Walking around during my wait I’m amazed at the number of good quality, used cell phones available. Blackberry, iPhone, HTC, Nokia. You name it, they’ve got it. Now I have an idea what many Thai girls do with their expensive phones once their farang boyfriend of the week leaves the country. Most phones are in excellent condition. They should be, as you can find almost any case for any phone made.  Want a new white 32GB back for your black 3GS 16GB iPhone? No problem. Watch out about the phone pricing though, as I found the prices most places wanted for second hand smart phones on the high side. An example: used 8gb 2G iPhones were listed between 5k and 6.5K baht. You can find them on Craigs list in the USA for $70-$100. I check my watch and I’ve been gone 90 minutes, so time to get back.

I get my phone back with dtac SIM installed…3 bars showing on the phone. She calls, phone rings, I answer. I call back, no problems. Money is paid and I’m on my way back to the hotel. Now time to satisfy my curiosity before I test some LBS apps.

AT&T – Still get my connection by roaming on TRUE with 3G service
AIS – Connection and Edge
DTAC – Connection and Edge
True – Connection and Edge followed by SMS message about registering. Delete message. What going on here? 3G with AT&T SIM but no 3G with TRUE SIM on TRUE network? Check TRUE website. Nothing I can find there of help. Turn off phone. Remove battery, remove SIM. Reinstall SIM, battery and turn back on. SMS about registering again. OK, why not. Register. Just agree and say Yes. A few minutes later, 3G.

(BDK – Insert 3 photos here – Thrive_AIS  Thrive_DTAC and Thrive_TRUE_3G)

Sorry to those of you who find most of this uninteresting, but there may be readers who have locked 3G-850Mhz capable phone outside of Thailand or other tri/quad band GSM phones who prefer spending around 400.00 baht to use that phone (with all their contacts and customizations retained) as opposed to 16,000.00 baht on a phone that still isn’t 3G capable in Thailand.

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17 Responses to “ASTTRU: Thailand Mobile Phone Service Tidbits”

  1. RealDaffyDuck said

    Nice article.

  2. End Of Story said

    What are you telling us? That BBK spent 16k on a phone in Thailand that doesn’t get 3G there or in the US?

    Kenny has to be one of the dumbest professors on the face of the planet.

    End Of Story!

  3. I can’t believe that Kenny got this sooooooooo wrong. I mean even your typical Thailand sexpat with the Chang T-Shirt shopping with his girl at MBK can buy the proper phone. Right?

    The only explanation is that he is doing this on purpose to generate controversy on his dying (no content, no posters, no performance) blog.

    Kenny’s an idiot but he’s not that stupid. After all, he reads books like Prufrock likes to point out.

    • ASTTRU said

      Could be BBG, but I have my doubts. He’s gone to some effort in digging up obscure references to support his position. The morphing of his position from V1 – V3 and several statement like the following tells me he doesn’t understand

      It’s true that some of the frequencies are supported but all frequencies must be working for the 3G to connect.

      As an educator, I would think he would admit to such errors so he doesn’t mislead others. But then I understand from reading some of the press about his questionable professional publishing endeavors this behavior doesn’t come as a surprise.

  4. JustinCider said

    Great post. Small point – could you leave off the ‘$’ when referring to baht. Cheers.

  5. MBK Used Phone & Pawn Shop said

    For Sale: Like New HTC Incredible S. Used for less than 2 months! In perfect working order.

    Come on down to the shop to see this phone in person or contact BigBabyKenny @ BigBabyKenny.com

    It's Incredible

  6. How much? And what was the original retail cost?

  7. Raul Villegas said

    Well Mr. DummyKenny, I must say that in my home country of Panama things are not so difficult as they are in the United States. I find this provides me all the information I need to be prepared on that day I am able to travel to Thailand. If Kenny could provide information as this I am sure his readership would expand faster than a micro-penis. Haha. Did you like my joke Mr. DummyKenny?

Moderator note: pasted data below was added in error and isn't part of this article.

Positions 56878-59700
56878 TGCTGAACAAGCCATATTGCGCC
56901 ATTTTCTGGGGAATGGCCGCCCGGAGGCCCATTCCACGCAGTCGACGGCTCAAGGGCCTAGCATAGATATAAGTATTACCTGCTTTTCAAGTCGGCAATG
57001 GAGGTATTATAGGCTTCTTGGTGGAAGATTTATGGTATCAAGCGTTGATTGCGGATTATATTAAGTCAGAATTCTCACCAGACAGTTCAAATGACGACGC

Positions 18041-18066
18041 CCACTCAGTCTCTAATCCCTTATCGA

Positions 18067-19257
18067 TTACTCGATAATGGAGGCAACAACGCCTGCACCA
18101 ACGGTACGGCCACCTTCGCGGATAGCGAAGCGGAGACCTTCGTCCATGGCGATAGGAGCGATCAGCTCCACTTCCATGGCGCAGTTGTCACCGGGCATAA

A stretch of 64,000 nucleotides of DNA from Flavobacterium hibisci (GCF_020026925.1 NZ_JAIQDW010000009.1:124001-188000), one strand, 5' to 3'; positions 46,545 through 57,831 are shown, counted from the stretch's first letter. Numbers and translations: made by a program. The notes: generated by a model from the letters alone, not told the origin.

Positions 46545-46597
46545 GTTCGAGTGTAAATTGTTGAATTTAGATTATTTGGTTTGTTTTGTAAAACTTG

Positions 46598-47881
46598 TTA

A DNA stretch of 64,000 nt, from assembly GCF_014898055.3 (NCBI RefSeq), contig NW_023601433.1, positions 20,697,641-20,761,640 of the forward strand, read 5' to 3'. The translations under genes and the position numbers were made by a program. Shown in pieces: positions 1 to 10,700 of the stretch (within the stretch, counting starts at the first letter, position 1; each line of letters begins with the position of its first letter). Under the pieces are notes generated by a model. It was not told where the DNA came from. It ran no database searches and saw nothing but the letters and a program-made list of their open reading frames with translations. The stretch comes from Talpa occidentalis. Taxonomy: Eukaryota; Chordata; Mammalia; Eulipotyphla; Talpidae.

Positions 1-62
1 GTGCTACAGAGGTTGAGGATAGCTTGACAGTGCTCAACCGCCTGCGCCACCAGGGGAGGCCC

I like to joke, but to joke on Mr. Kenny’s site is no laughing matter. I think Mr. Kenny takes things too seriously. Maybe he will understand my joke about getting a car key made. Yes, I, Raul Villegas, thinks Mr. Kenny is too serious!

    I think Mr. Kenny needs to spend more time on his research but I understand that is not his strength. I hope you do not think I am speaking bad of Mr. Kenny as I think he tries hard.

    You pal,
    Raul Villegas

  8. RealDaffyDuck said

    I *do* like that one regular commenter on Kenny’s smartPhone thread:

    http://bigbabykenny.com/?p=4261#comment-161927

    Smartphones in Thailand- V4.0 says on September 25, 2011 at 5:22 pm:

    Smartphones in Thailand- V4.0….
    where Kenny finds out his phone he bought in Thailand doesn’t work on T-Mobile

    Ouch!

    • Lemon Twist said

      Long ago I’d read BBK’s blog on a regular basis until I figured out he was mostly winging it. Reading his post on smart phones reminds me that nothing has changed except

      1. Prufrock is long gone.
      2. The comments on his website are for the most part from spammers.

      “For an object lesson in what happens when a blog administrator abandons all responsibility for managing comments refer to the BigBabyKenny blog.” – mundane Bangkok

    • RealDaffyDuck said

      “For an object lesson in what happens when a blog administrator abandons all responsibility for managing comments refer to the BigBabyKenny blog.” – mundane Bangkok

      That quote just never gets old, does it?

  9. Crackerhead said

    This is the other post that gives me a chuckle: ASTTRU’s posts debunking the crap on BBK and the occasional comment on BBK’s Smartphone post by a reader stating as much.

  10. BigDummyKenny said

    Why is it the photos Kenny took of his phone only displayed the “E” icon and not the “3G” icon for his data connection while ASTTRU’s photo shows an unlocked AT&T phone getting 3G service? Wasn’t BBK telling everyone how great his 3G service was on DTAC? Another “F”ail.

    • Indeed – what’s even better, the particular mobile phone that Kenny bought in Thailand, does not support the weird and unique 3G frequency of his favorite non-imperialist carrier, T-Mobile.

      T-Mobile – The same carrier that has lost 710,000 subscribers last quarter, because of not having the imperialist iPhone.

      Meaning, that once back home, all Kenny is getting on his super-Android 3G mobile phone is… Edge!

      Seriously, I couldn’t make this up…. and he’s an *ECONOMICS* professor, who’s just wasted $700 on a phone he can’t use in ANY places that he’s going.

      Hahaha Hehehe Hohoho!